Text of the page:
London’s FTSE 100 today was pulled down by house builder Persimmon tumbling after it warned rising rates will hit its bottom line.
The capital’s premier index edged 0.08 per cent higher to 7,306.14 points, while the domestically-focused mid-cap FTSE 250 index, which is more aligned with the health of the UK economy, climbed 0,75 per cent to 18,697.89 points.
Mortgage costs have ballooned this year, caused by a combination of the Bank of England hiking borrowing costs eight times in a row to three per cent to tame high inflation and banks passing on elevated UK debt rates fuelleld by former prime minister Liz Truss’s disastrous mini-budget roiling markets.
Higher mortgage servicing costs have ignited an affordability crunch, resulting in prospective homebuyers abandoning purchases and existing homeowners facing a tight squeeze on their finances when they refinance.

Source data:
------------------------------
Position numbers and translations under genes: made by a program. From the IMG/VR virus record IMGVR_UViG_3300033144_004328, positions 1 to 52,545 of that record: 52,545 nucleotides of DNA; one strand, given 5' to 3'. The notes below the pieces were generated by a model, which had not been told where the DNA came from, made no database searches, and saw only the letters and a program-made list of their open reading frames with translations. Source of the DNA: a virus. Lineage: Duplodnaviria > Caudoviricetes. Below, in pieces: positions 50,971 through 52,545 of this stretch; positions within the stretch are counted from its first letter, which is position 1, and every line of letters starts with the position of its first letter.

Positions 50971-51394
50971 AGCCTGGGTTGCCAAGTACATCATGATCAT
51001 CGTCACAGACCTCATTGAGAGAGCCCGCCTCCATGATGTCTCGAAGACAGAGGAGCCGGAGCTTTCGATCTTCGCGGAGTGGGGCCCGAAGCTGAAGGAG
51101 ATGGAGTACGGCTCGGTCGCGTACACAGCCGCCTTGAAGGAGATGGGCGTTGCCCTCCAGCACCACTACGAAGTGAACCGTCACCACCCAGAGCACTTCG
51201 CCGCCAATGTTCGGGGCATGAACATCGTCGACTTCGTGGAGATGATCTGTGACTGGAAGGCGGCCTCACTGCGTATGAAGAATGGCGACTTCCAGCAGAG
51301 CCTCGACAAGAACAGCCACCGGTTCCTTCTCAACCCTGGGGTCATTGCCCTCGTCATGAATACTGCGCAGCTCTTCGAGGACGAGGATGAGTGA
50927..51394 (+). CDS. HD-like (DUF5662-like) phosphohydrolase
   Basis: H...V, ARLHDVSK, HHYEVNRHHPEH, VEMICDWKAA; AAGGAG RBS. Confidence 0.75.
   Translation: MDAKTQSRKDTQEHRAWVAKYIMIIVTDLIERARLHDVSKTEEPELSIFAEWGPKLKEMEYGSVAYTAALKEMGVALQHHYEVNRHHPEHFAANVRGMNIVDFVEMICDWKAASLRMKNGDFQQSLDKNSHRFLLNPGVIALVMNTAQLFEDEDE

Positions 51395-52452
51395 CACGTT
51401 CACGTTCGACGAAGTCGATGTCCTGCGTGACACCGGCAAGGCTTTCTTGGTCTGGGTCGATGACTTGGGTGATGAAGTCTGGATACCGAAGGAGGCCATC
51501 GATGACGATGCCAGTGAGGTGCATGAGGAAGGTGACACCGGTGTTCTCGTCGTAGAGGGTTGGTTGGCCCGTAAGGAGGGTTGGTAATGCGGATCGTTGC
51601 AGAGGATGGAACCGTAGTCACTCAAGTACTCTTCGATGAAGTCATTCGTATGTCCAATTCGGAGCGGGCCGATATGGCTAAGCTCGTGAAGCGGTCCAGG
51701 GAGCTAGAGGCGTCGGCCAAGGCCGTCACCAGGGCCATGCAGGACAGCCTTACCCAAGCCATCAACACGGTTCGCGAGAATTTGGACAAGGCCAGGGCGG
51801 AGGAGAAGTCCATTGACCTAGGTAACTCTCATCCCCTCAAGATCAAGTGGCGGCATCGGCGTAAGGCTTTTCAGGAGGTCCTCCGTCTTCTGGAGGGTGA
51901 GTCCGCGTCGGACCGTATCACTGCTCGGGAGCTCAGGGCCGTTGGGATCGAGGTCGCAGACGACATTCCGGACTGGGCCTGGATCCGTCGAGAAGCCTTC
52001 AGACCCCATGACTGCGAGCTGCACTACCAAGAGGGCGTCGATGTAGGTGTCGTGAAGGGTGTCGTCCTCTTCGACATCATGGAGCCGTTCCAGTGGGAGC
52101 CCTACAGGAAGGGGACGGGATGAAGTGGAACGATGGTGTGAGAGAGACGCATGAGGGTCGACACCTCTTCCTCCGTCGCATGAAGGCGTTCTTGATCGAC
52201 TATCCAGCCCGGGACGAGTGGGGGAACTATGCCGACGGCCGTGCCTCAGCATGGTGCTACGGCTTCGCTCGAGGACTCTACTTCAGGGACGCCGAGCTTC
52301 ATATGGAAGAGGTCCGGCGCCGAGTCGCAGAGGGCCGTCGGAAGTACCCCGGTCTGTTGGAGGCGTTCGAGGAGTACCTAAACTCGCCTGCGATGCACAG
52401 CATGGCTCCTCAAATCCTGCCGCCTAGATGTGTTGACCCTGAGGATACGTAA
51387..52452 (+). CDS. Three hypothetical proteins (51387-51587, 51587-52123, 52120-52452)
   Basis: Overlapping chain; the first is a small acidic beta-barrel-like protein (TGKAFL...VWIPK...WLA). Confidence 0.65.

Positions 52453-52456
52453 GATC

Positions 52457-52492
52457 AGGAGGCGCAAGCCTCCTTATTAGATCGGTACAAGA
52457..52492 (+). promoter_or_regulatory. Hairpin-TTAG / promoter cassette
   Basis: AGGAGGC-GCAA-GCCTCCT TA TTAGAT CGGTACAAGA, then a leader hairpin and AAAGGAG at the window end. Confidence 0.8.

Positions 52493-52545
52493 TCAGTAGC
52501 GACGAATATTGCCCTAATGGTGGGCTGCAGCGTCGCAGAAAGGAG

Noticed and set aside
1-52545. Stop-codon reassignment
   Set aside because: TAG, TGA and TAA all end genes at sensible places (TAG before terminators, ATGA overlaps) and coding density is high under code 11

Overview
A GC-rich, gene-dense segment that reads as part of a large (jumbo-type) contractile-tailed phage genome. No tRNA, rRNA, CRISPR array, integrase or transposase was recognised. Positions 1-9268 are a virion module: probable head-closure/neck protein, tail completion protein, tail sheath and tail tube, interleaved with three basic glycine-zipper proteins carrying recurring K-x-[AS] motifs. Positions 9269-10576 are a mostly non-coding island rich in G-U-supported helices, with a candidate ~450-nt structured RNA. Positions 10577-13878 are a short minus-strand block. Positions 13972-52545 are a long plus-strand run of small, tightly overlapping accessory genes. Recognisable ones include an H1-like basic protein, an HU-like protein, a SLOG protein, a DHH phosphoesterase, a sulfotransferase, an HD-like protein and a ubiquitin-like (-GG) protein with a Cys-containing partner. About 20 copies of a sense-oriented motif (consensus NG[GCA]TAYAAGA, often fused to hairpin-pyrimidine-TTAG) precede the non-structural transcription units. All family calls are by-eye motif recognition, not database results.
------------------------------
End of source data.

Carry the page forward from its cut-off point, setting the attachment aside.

FTSE 100 edged lower today
As a result, Persimmon said buyers close to grabbing the keys to their new home have ditched purchases and prices for their property have dropped.
Dean Finch, chief executive of Persimmon, said: “Rising interest rates and broader economic uncertainty are clearly impacting mortgage lending and customer behaviour and this is reflected in our recent weekly sales rates and forward sales position.”
The company’s share price tumbled to second bottom on London’s FTSE 100, shedding over five per cent.
Other house builders also fell as investor sentiment toward the sector soured after Persimmon’s results. Taylor Wimpey dropped 0.54 per cent.
But, retailers B&M Bargains and Ocado surged more than four per cent, lifting the FTSE 100 into positive territory.
The pound initially weakened sharply against the US dollar today before strengthening more than 0.5 per cent. UK borrowing costs edged lower. Yields and prices move inversely.
Markets have also been mulling how high the Bank of England will send interest rates after it told investors last week not to price in too many rises despite launching the biggest hike in more than 30 years.
Chief economist Huw Pill said today more tightening is coming.